Underground Railroad by Colson Whitehead book cover

Sharing a good book with our little ones provides one of the best ways to teach young kids about important topics like the need to care for our damaged planet. Moreover, engaging in conversations and taking actions that reinforce the messages of the books we read together are some of the most valuable ways of building our children’s growing literacy skills and bringing home a book’s message. (Read our article on 7 Guaranteed Ways to Engage Kids with Family Read-Alouds to learn about why engaging around a book—beyond just reciting the words on the page—is so important.)

Taking your story time with your child and transforming it into a story time activity is a fun and powerful way to build that engagement. Here are three simple ways to create a sweet Earth Day story time activity. 

Take Your Child on a Nature Walk Story Time

One of the first steps on the journey of raising children who care for the Earth is getting them out in nature. My nine-year-old son still fondly remembers the little nature walks he and I used to take while his older brothers were at school. What he doesn’t realize is that these walks not only helped build a foundation for his continued love of nature, but also built his pre-literacy skills, which have allowed him to excel as a reader. Here’s why:

Any walk in a natural environment is a great place to start building a love of the Earth. But adding a story time element brings even more learning and engagement to the activity, not to mention an extra chance for cuddles with even the most active of little ones, which will refill your tank as a parent and help them learn to love books. 

Pack up a picnic blanket, snacks (in reusable containers, of course), and a few picture books about caring for the environment, or about interesting animals, nature, weather, or other related topics. One book I recommend is TuTu Goes Green by Tulani Thomas. This cute picture book explains in clear, relatable language how even young children can recycle, reuse, reduce waste, and take other small actions that help the planet.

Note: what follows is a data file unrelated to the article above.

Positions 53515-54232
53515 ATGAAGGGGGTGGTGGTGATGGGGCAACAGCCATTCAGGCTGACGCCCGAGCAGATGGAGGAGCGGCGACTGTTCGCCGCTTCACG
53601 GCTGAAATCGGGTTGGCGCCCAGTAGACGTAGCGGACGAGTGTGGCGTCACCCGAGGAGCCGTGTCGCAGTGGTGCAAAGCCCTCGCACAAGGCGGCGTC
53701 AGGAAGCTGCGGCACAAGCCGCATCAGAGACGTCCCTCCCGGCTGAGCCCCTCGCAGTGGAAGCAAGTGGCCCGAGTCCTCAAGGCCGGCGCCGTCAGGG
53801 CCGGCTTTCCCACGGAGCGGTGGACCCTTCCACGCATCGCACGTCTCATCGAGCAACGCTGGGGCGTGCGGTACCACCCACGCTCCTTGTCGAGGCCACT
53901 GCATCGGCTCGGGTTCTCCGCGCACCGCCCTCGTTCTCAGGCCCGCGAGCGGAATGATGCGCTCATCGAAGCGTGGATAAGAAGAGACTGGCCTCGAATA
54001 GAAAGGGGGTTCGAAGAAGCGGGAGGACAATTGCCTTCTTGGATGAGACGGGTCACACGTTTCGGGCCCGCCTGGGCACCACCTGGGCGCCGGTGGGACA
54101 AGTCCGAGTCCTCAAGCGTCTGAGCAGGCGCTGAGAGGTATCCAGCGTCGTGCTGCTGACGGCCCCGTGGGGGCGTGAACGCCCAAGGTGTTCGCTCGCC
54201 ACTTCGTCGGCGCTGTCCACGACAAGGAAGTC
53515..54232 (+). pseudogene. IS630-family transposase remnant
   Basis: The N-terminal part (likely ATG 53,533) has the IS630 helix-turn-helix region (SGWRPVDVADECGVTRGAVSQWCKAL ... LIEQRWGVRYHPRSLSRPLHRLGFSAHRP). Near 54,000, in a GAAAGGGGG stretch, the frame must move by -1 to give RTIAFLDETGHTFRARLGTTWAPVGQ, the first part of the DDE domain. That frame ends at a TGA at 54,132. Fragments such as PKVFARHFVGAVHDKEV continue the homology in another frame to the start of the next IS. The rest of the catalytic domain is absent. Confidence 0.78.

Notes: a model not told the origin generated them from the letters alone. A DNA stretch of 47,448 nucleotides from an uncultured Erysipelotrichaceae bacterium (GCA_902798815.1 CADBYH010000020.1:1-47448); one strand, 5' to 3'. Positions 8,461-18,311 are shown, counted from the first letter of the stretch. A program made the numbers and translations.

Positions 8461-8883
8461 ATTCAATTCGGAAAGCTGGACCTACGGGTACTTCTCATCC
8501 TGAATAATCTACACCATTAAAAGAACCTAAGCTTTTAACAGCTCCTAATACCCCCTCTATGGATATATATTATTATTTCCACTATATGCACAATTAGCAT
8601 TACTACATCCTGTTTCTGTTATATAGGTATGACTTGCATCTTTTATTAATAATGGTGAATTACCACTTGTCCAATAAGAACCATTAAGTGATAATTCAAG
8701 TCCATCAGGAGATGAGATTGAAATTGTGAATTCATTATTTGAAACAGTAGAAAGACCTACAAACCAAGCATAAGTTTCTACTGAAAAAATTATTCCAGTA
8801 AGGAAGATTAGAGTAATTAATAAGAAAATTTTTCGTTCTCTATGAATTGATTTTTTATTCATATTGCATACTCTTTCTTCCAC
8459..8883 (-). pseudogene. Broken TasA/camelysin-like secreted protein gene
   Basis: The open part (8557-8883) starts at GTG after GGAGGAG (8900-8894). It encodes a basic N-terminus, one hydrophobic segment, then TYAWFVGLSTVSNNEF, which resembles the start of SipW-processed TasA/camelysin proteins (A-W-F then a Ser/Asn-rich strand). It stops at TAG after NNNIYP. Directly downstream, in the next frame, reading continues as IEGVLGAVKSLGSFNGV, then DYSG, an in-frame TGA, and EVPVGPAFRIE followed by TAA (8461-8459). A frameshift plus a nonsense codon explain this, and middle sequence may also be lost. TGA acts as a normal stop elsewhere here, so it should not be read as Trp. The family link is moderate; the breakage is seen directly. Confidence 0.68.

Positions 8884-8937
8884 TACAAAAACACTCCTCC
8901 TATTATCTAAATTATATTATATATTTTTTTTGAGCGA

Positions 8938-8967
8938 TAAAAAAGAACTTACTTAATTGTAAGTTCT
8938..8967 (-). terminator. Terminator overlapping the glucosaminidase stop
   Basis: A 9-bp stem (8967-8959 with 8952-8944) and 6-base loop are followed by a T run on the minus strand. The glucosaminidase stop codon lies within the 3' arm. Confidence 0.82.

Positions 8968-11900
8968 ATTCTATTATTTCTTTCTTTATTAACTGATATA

As you walk, point out bugs, plants, spiderwebs, and leaves. Conversation is one of the best ways to build pre-literacy skills, so engage your child’s questions and enjoy their wonder at all they see. Their interest in what they’ve seen will prime them for the message in Thomas’s book. When your child is ready for a snack, find a pretty spot to lay out your blanket. Bring out the snacks, reusable water bottle, and TuTu Goes Green or whichever stories you’ve chosen. 

Point to the words on each page and engage in conversation about what you are reading and how it relates to the nature around you. This will help build and deepen comprehension. You can talk with your child about ways they are already like TuTu and come up with other ideas of how they can help care for our world. 

Reinforce the Message with Recycled Art 

Once you are home, a fun way to continue the learning and engagement around TuTu Goes Green is to set your child up to make art projects from reusable materials. Remind your child how TuTu loves to recycle and reuse things, and explain that you’ll show them ways to put some items around the house to a new use. Be sure to listen to their ideas, as well!

As any parent of young kids knows, packaging can often be as interesting as new toys (or more so). You can point out that when your child wants to play with a box, ribbon, or other interesting “trash,” they are reusing materials “like TuTu” and that this is a fun way to help the Earth. You can even help them set up their very own “reuse bin” where they can keep interesting “trash” to use in future art projects.

For older kids who are ready for a directed activity inspired by the story, making recycled pencil and pen holders, like TuTu has, is a fun way to deepen engagement with the book. All you need are some clean and empty plastic containers, paper, scissors, tape, and markers. 

Just help your child cut the paper to fit around the container, have them draw a picture (possibly of nature from your outing together) and then wrap it around the container. Voila! Also check out our DIY Recycled Pencil Holder tutorial.

Put their Learning into Action with “Green” Signs

Kids who are inspired to be like TuTu and work to save the environment are sure to want to take some additional actions of their own. Another fun activity that will help kids connect letters to words and build literacy, while reinforcing the messages about helping the Earth, is to make signs to remind family members to turn off lights, use less water, and recycle. 

Together with your child, cut cardboard from a cereal box, and use markers to make cute signs for your child to hang around the house. You can write these down for your child or help them write them, depending on their level.

Have your child make up their own messages or try these:

Save water: turn off the tap while you brush your teeth!

Save energy: turn off the lights!

Reduce, Reuse, Recycle

Finding ways to engage around the books we read to our children builds their comprehension of the written words and their understanding of what reading is all about. It will be a joy to see your little one inspired to be like TuTu and go green this Earth Day—and all year long!

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